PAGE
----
Borobudur, Java - Indonesia
Surviving earthquakes and volcanic eruptions, Borobudur still stands proudly over the rice fields of Java. The largest Buddhist structure in the world perhaps channelled some of this holy significance for protection, and resumed its role as an important place of worship and pilgrimage for Indonesian Buddhists on its excavation and restoration in 1991. The mighty temple is a fascinating combination of stupa (dome shaped buildings), arches and statues which peer over a vast landscape of green rice fields and the nearby Merapi Volcano. Pilgrims walk clockwise through nearly five kilometres of open air corridors while ascending through six square terraces and three circular ones, before symbolically spiralling upward from the everyday world to the nirvana. The first terraces are filled with richly decorated relief panels depicting Buddhist doctrines and Javanese life, while the top of the temple has 72 remarkable stupas each containing a statue of Buddha. Crowning the entire structure is a great central stupa, which is empty to represent Nirvana.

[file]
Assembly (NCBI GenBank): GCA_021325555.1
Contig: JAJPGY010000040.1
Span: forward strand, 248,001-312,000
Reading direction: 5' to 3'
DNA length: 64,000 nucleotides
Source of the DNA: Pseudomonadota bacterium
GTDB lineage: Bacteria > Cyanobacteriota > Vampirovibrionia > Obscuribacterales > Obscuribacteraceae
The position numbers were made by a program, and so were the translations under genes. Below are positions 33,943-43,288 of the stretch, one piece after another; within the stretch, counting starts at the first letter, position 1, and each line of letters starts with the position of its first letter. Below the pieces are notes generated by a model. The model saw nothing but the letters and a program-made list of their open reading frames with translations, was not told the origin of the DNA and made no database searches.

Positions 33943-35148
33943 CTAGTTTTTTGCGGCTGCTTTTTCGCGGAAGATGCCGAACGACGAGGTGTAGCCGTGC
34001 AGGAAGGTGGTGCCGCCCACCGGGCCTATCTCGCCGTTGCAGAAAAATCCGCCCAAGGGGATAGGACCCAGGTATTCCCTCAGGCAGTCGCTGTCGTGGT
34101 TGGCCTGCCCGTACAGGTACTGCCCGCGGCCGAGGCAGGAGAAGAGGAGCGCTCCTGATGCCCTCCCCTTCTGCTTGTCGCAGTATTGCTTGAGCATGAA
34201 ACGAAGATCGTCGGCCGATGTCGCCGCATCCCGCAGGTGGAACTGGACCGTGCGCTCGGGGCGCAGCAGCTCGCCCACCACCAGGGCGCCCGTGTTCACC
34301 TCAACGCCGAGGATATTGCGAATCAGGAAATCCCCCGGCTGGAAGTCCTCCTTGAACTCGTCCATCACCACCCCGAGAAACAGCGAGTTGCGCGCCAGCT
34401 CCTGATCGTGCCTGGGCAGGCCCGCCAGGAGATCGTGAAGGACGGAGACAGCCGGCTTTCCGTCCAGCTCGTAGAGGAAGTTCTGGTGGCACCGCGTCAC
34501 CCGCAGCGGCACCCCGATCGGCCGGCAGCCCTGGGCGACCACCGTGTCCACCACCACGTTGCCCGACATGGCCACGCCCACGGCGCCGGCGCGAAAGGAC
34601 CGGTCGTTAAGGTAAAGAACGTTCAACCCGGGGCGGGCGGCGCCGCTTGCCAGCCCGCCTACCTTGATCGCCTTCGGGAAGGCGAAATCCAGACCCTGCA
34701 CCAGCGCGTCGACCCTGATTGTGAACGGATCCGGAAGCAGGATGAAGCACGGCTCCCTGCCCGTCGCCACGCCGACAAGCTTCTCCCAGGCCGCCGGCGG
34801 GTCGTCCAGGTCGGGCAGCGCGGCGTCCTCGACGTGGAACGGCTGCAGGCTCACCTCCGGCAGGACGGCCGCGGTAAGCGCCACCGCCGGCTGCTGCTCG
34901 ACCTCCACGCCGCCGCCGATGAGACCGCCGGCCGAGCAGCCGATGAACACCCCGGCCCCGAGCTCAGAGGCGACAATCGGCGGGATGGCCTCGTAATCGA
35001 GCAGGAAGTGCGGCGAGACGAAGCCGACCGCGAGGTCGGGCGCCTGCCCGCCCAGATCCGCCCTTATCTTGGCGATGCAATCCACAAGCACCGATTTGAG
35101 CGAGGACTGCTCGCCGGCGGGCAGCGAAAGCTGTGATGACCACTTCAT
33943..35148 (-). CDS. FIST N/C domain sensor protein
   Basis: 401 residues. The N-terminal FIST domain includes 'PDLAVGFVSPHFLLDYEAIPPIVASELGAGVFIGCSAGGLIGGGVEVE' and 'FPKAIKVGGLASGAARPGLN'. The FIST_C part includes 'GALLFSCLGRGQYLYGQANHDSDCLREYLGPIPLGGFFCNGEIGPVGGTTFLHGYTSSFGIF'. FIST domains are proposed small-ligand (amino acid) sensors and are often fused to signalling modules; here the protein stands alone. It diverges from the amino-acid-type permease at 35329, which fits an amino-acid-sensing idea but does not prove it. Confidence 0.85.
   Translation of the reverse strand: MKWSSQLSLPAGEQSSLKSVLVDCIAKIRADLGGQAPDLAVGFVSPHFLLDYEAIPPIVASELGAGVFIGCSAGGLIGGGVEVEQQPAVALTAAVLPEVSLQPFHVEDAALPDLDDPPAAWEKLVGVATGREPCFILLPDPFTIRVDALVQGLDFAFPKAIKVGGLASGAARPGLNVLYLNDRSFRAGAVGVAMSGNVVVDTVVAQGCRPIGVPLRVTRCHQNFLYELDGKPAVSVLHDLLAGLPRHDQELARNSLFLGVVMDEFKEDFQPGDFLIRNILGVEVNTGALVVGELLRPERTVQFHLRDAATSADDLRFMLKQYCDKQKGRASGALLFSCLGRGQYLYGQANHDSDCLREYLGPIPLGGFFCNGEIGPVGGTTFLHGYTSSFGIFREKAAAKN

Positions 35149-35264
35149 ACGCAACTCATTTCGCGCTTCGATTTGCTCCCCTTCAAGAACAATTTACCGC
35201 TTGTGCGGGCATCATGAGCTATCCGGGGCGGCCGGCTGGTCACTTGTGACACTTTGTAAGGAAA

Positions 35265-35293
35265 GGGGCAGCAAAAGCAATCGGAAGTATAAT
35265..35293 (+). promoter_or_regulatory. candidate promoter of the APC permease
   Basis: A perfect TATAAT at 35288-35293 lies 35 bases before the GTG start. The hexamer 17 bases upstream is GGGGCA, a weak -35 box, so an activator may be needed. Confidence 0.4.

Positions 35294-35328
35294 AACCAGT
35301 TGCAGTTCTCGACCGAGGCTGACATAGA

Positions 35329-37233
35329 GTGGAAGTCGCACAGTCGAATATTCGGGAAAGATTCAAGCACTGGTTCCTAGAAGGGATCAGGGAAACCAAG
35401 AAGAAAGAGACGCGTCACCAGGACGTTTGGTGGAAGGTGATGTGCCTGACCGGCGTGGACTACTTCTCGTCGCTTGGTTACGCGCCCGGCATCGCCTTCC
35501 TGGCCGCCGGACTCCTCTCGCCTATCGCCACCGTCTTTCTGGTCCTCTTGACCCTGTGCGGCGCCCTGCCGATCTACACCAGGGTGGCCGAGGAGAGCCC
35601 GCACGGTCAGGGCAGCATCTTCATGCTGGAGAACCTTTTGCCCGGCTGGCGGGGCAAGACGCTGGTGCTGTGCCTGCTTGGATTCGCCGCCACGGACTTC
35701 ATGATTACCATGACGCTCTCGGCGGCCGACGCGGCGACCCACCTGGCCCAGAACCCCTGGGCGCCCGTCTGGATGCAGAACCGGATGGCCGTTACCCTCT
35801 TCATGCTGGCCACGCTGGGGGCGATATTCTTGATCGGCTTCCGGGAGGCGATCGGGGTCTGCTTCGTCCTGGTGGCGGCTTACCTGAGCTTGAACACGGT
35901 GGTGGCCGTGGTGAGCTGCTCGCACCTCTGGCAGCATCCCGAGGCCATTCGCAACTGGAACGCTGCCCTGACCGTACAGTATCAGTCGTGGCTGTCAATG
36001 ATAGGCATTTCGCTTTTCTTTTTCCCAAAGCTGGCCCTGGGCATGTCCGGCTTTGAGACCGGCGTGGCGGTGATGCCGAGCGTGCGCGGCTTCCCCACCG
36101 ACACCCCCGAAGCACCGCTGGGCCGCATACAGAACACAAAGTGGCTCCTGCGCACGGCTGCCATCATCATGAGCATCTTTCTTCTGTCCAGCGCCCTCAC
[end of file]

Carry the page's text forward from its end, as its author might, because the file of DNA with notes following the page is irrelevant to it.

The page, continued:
Where is it?
The monument is located in the Kedu Valley, in the southern part of Central Java, at the centre of the island of Java, Indonesia.
What is it?
The largest, and one of the most striking, Buddhist monuments in the world was covered for centuries before its recent excavation in 1991. Buddhist cosmology believes that the universe is divided into three superimposing spheres, which is why Borobudur is split into three tiers, which must be traversed one by one to reach the top, Nirvana.
Best time to visit?
Visit at any point during the dry season, which runs from May to September.
The Karmawibhanga Museum is contained in the Borobudur Archaeological Park and displays archaeological findings around Borobudur and the recent restoration process. There are also explanatory comments about the reliefs on the walls, as well as a photo gallery of late 19th century shots of the complex before it was restored.